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Last Updated on July 23, 2019

How to Make a Career Change at 40 and Stop Feeling Stagnant at Work

How to Make a Career Change at 40 and Stop Feeling Stagnant at Work

There are plenty of people who successfully made a career change at the age of 40 or above:

The Duncan Hines cake products you see in the grocery store are a good example. Hines did not write his first food guide until age 55 and he did not license his name for cake mixes until age 73.

Samuel L. Jackson made a career change and starred alongside John Travolta in Pulp Fiction at the age of 46.

Ray Kroc was age 59 when he bought his first McDonald’s.

And Sam Walton opened his first Wal-Mart at the age of 44.

I could keep going, but I think you get the point. If you have a sound mind and oxygen in your lungs, you have the ability to successfully make a career change.

In this article, I’ll look into why making a career change at 40 seems so difficult for you, and how to make the change and get unstuck from your stagnant job.

What’s Holding You Back from Making a Career Change?

There are a flood of amazing reasons to make a career change at 40. Heck, you could argue the benefits of making a career change at any age. However, there is something a little different about making a career change at 40.

When you are 40, you probably have lots of “responsibilities” that come into the decision-making process. What do I mean by responsibilities, you ask?

Responsibilities tend to be our fears and self-doubt wrapped in a bow of logic and reason. You may say to yourself:

  • I have bills to pay and a family to support. Can I afford the risk associated with a career change?
  • What about the friends I have made over the years? I cannot just abandon them.
  • What if I do not like my career change as much as I thought I would? I could end up miserable and stuck in a worse situation.
  • My new career is so different than what I have been doing, I need additional training and certifications. Can I afford this additional expense and do I have the time recoup my investment?
  • The economy is not the best and there is so much uncertainty surrounding a new career. Maybe it would be better to wait until I retire from this company in 15 years, and then I can start something new.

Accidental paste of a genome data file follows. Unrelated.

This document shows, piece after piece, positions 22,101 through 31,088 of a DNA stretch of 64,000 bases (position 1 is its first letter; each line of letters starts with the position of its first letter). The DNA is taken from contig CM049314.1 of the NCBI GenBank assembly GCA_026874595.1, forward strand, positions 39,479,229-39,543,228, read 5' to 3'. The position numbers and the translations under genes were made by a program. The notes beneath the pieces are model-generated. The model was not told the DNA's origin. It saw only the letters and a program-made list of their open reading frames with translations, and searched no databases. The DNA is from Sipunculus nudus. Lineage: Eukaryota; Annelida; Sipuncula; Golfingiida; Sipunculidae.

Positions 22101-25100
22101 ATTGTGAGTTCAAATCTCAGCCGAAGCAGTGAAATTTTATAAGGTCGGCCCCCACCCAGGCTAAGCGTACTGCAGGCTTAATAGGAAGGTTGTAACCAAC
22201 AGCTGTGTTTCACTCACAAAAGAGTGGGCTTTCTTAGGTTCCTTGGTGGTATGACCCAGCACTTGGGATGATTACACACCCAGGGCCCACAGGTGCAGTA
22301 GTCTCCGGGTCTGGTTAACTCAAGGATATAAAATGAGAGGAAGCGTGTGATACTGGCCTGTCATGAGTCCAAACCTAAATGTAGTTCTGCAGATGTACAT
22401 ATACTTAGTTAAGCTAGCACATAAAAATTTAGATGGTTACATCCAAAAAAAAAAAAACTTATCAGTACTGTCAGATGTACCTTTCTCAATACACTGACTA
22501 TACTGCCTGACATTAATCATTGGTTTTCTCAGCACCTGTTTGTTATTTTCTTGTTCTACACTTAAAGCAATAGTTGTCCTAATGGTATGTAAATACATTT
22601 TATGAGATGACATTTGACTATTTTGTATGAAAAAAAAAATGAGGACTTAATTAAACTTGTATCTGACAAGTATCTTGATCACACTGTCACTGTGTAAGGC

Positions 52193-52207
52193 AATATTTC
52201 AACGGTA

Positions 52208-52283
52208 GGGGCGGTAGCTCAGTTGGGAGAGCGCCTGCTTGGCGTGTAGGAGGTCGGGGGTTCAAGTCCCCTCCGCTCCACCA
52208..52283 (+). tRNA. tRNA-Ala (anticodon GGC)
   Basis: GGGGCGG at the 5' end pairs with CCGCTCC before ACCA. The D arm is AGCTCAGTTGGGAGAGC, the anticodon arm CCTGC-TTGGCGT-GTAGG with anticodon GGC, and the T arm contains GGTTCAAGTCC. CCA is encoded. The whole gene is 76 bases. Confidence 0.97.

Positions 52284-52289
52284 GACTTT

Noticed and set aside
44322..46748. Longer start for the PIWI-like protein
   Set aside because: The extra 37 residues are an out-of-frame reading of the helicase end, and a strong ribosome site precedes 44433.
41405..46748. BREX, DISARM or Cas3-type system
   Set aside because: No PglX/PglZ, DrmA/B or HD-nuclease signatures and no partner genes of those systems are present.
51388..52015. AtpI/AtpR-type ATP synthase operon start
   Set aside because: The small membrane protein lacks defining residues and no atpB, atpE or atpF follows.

If you have experienced any of these thoughts, they will only pacify you for a short period of time. Whether that time is a few weeks, a few months, or even a few years.

Since you know that you prefer to do something else for a living, you start to feel stagnant in your current position.

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Your reasons for inaction that used to work are no longer doing the trick. What used to be a small fissure in your dissatisfaction in your current position is now a chasm.

Ideally, you never stay in a situation until that point, but if you did, there is still hope.

4 Tips To Change Your Career at 40

You do not have to feel stagnant in your current role any longer. You can take steps to conquer your fears and self-doubt so you can accomplish your goal of changing your career.

The challenge of changing your career is not knowing where to begin. That feeling of overwhelm and the fear of uncertainty is what keeps most people from moving forward.

To help you successfully change your career at the age of 40, follow these four tips.

1. Value Your Time Above Money

There is nothing more valuable than your time. You are likely receiving a pay-check or two every month that is replenishing your income. Money is something you can always receive more of.

When it comes to your time, when it is gone, it is gone. That is why waiting for the perfect situation to make a career change is the wrong mindset to have.

Realistically, you will never find the perfect situation. There will always be something that could be better or a project you want to finish before you leave.

By placing your time above money, you will maximize your opportunity to succeed and avoid stagnation.

If you feel disconnected when you are at work, understand that you are not alone. According to a Gallup Poll, only 32% of U.S. employees said they were actively engaged at work.[1]

Whether you think your talents are not being properly utilized, the politics of promotion stress you out, or you feel called to do something else with your life; the time to act is now.

Do not wait until you retire in another 10 to 20 years to make a career change. Put a plan in place to make a career change now. You will thank yourself later.

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2. Build a Network

Making a career change is not going to be easy, but that does not mean it is impossible.

One benefit to being further along in your career is the people you associate with are further along in their career as well.

Even if most of the people in your immediate network are not in your target industry, you never know the needs of the people with whom they associate.

A friend of mine recently made a career change and entered the real estate industry. The first thing he did was tell everyone he knew that he was a licensed real estate agent.

It was not as though he thought everyone he knew was getting ready to sell their home. He wanted to make sure he was in the front of our mind if we spoke to anyone purchasing or selling their home.